The Chicago-bred singer and producer’s homegrown R&B meditates on hurt, longing, and self-protection, embracing the kind of resolute realness that can only happen outside the major label gaze.
Ever since an artist once known as Lonny Breaux decided to defy his label Def Jam and deliver his debut, Nostalgia, Ultra, straight to the internet, the textures of popular R&B have become increasingly homegrown. Whether it’s the lithe heartbreak workout of LE1F affiliate Rahel’s 2015 album Alkali or the collaborations of singer Alexandria and producer Ethereal, there’s been a bounty of music for those who crave soulful vocals over beats from somewhere underground.
On her debut album Forever, Ya Girl, the Chicago-bred, New York-based singer/producer/multi-instrumentalist KeiyaA merges Earl Sweatshirt-ish grime and the grit of deconstructed club with hints of psych and funk. It’s easier to find a singular sound when you’re working on your own, which KeiyaA did almost entirely—she poses for Instagram portraits cradling a microKORG synthesizer—with occasional production assists from rapper MIKE under his DJ Blackpower moniker. It’s even more natural to work mostly alone when your lyrics are laments on loneliness.
“Who is supposed to ride or die for me if not I?” she asks on “Negus Poem 1 & 2,” but not with a de rigeur sense of self-empowerment. It’s one of the many inquiries into the disquiet of being alone that KeiyaA proliferates through discordant synth lines and disembodied voices. She uses that POV to turn the music of others on its head, too. “Forreal???” opens with, “Before I put this pussy on your sideburns/I need to check in with my heart and mind,” a reference to Nicki Minaj’s verse from the Young Money bubblegum bedroom cut “Bed Rock” that turns shock-baiting coquettery—Nicki follows her sideburn remark with, “He say I’m bad, he probably right”—into a self-affirming mantra of protection. When KeiyaA covers Prince’s funky kiss-off “Do Yourself a Favor,” she quiets it to the volume of an internal monologue by someone still enmeshed in a painful end.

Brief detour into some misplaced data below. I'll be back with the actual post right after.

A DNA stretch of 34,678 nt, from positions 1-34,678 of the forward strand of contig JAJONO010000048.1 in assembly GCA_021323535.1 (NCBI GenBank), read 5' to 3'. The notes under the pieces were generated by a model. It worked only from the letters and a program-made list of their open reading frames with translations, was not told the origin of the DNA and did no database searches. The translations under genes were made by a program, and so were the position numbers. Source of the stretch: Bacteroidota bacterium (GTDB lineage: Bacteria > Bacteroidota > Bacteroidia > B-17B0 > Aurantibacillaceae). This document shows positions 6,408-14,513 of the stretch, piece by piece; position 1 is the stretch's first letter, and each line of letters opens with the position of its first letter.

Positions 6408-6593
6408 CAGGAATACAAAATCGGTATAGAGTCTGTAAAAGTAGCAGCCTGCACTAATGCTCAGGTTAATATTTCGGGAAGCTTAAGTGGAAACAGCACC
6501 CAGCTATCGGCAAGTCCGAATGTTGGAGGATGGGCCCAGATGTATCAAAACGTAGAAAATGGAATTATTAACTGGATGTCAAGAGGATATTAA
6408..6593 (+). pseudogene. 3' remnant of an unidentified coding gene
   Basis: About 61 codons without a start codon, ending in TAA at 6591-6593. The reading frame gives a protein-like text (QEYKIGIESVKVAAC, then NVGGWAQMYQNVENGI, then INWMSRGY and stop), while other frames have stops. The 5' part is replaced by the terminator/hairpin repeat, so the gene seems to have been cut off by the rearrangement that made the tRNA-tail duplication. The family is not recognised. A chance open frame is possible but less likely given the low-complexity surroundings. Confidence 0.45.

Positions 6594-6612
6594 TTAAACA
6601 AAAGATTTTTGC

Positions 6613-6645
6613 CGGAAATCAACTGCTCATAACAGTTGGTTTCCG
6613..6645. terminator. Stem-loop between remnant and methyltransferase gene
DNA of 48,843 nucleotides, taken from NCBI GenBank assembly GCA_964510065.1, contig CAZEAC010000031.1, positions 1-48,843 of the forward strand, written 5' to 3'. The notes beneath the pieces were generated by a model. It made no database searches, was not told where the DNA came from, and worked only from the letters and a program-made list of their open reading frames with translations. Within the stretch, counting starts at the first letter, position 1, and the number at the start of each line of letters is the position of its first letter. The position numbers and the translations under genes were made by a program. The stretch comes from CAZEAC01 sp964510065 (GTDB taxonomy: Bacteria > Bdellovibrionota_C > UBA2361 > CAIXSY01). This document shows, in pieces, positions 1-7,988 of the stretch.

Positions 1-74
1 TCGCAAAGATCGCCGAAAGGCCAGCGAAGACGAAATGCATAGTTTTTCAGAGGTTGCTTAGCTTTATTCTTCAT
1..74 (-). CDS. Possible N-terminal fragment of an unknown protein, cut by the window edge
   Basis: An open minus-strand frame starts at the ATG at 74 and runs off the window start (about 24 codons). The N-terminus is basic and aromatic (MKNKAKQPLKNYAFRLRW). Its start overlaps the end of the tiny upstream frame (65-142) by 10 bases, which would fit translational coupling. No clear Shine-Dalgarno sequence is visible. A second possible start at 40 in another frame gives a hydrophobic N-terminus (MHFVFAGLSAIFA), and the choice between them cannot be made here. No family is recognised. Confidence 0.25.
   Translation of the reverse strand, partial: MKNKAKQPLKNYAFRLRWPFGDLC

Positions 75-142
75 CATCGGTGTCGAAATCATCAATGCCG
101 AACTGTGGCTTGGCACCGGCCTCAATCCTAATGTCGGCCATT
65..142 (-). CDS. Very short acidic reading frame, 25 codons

On one of the album’s highlights, “Hvnli,” KeyiaA sings, “Gone for so long, I prefer to spend time alone with my pain/Gone for so long, I can barely recall, the last my phone rang.” Its stinging specificity is only part of what makes it so special. She builds on that hurt and longing by speeding up synths in places, repeating the lyrics in plainspeak with alternating intentionality, hanging on to the lines, “I can barely afford to eat/But my love is heavenly,” as a reminder of what soothes. It’s an embodied sound, imbued with the knowledge of what it’s like to fuck up and be fucked up and live to sort through the psychic trash of both things being true. This resolute realness, the album’s plurality of wanting—whether privacy (“I! Gits! Weary!”) or pineapple-pear juice (“I Want My Things!”)—can only happen outside the major label gaze.
KeiyaA seems to be telling the listener that, too, in her use of samples from a TV commercial for the 1986 compilation Hey Love… (The Classic Sounds of Sexy Soul). In the ad, three men and three women sit on separate couches, bored at a small house party, until the host puts on a new album he’s just received in the mail. Pairs form and begin a stilted slow dance to songs like “Betcha by Golly, Wow” by the Stylistics and “Yes, I’m Ready” by Barbara Mason. Before the 800 number fills the screen, one of the partiers says, “Fantastic album, man. Let me borrow it.” The host replies, “No, my brother, you’ve got to buy your own.” When KeiyaA samples their dialogue at the end of “Way Eye,” leading into “Rectifiya,” it’s not just a reference to some of her genre forebears, but a truth about working in your own creative ecosystem: The sound on Forever, Ya Girl belongs to her.